Every now and then, a singer comes along with a heart of gold who seems to contain the entire world’s sorrow and can express it in just a couple of lines of a song.
One doesn’t need a complex song to make an emotional statement. That is certainly the case with Ann Peebles and the soul music she made for a fundamental but often forgotten American institution embedded deep in the south: Hi Records in Memphis, Tenessee.
Ann Peebles was born in Kinloch, Missouri, as the seventh of eleven children. She got her start in her father’s choir, Peebles Choir, and after cutting her teeth performing at clubs in Missouri, she would eventually move to Memphis, where she met her future producer and main man for Hi Records, Willie Mitchell. Upon hearing her perform, he instantly signed her to the record label. “Willie Mitchell was like a father, and the musicians were like brothers,” Peebles said about the label.
Hi Records are responsible for creating and releasing some of the greatest soul records the world has ever seen. This was the label that Al Green was signed to, who by 1972, became their biggest star. Peebles would eventually get her long-sought-after hit in 1974, with ‘I Can’t Stand The Rain’, co-written with her collaborator and lover, Don Bryant.
While Hi Records had a family-orientated and supportive atmosphere, Peebles was still up against and very much shadowed by Al Green’s success. At the same time, Green was a man in a man’s game and possessed a lighter touch, sometimes careening into gospel, completely — while Peebles had Southern grit and a voice that cut to the heart. She had the makings of a star but was also very selfless throughout her career.
Many have speculated as to why Ann Peebles isn’t more well known. Sometimes it’s just a matter of the music business being too cutthroat. “She was the girl with the big voice who could have really gone further,” Mitchell observed in an interview with Blues and Soul magazine in 1987.
He added, “but I don’t think Ann spent enough time thinking about what she needed to do. I don’t think she put as much energy into her career as a singer as some of the rest of these people.”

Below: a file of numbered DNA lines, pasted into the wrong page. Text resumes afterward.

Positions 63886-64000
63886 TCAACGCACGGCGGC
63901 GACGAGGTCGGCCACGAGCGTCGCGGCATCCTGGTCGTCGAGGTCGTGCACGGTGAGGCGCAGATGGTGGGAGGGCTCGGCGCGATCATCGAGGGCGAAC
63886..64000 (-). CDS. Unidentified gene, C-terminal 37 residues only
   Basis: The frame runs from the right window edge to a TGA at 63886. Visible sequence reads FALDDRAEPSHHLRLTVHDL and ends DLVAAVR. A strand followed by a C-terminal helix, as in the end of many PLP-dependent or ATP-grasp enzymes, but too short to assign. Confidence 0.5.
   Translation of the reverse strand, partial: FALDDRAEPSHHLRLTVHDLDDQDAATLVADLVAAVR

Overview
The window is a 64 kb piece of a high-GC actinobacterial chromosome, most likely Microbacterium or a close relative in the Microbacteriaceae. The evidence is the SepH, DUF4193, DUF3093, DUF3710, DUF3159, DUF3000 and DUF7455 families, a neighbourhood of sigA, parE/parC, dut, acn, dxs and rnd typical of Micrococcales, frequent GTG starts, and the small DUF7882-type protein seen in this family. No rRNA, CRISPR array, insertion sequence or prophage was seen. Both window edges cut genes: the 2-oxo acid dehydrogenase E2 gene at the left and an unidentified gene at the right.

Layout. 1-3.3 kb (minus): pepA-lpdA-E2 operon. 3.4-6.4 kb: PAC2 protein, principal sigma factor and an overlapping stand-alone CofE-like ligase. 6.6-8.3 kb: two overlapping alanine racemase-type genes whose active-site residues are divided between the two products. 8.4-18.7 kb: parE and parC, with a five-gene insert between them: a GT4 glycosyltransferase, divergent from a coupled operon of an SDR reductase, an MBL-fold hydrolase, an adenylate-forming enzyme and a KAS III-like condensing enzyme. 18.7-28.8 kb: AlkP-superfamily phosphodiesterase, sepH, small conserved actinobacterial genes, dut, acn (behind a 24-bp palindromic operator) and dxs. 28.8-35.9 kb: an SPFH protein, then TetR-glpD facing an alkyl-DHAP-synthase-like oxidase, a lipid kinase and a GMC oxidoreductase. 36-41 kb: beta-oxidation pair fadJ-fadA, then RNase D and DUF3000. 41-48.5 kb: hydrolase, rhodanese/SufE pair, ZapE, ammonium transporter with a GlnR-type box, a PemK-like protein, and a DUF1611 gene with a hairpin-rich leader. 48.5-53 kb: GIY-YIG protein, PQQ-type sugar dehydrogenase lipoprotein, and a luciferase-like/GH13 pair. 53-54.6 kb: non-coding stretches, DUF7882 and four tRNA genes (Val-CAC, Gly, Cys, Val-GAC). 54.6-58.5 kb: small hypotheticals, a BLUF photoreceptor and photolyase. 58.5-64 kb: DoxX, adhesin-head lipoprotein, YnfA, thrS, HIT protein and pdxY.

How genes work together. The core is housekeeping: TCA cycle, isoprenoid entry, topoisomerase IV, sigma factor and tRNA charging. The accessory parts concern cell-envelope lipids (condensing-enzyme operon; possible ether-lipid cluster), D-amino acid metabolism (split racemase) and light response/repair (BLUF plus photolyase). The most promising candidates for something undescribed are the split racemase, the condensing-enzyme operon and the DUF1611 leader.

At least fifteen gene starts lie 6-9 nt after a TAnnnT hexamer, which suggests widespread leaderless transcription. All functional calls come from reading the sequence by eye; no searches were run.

Peebles continued to release records throughout the ’70s, but none proved to be the success that ‘I Can’t Stand The Rain” was.
The single has been covered by a slew of artists, including Ronnie Wood, Humble Pie, Tina Turner and Missy Eliot. While it is somewhat overly romanticised and a cliche to say that songwriters create things out of thin air, it seems that the story behind this song was the closest thing it would ever get to something like that.
Her lover, Bryant, Peebles as well as DJ Bernard Miller were all headed for a concert one night in 1973. “As a professional songwriter in constant need of new material, Bryant was used to plucking resonant phrases out of the air and he liked the idea of reacting against recent R&B hits that celebrated bad weather, such as the Dramatics’ ‘In the Rain’ and Love Unlimited’s ‘Walkin’ in the Rain with the ‘One I Love'” commented the DJ.
The skies opened up, and rain began to fall. In response, Peebles said, “I can’t stand the rain.” In a flash of momentary inspiration, Bryant picked up on it. Instead of going to the concert, they decided to stay in and pluck the song out of thin air; this is the stuff that myths are made of. “It really was that easy. “We didn’t go to the concert,” Bryant remembers. “We forgot about the concert.”
By 1980, the record label shut down, and Peebles’ career slowed down but didn’t necessarily mind this. By this point, she had a family with Bryant and refocused her attention. “I was happy the way I was. I still did a lot of songs, but at that point, I was married, I had a child, and I was happy. Knowing [stardom] would take me away from what I was really like, it didn’t bother me that much,” Peebles remembered.
“It helped me to know that somebody was listening and recognising my talents. Of course, there’s a lot of stories in a lot of the songs I wrote but that’s the one people recognised. I never get tired of telling that story.”
Listen to her beautiful Memphis soul record, ‘I Can’t Stand The Rain’ below.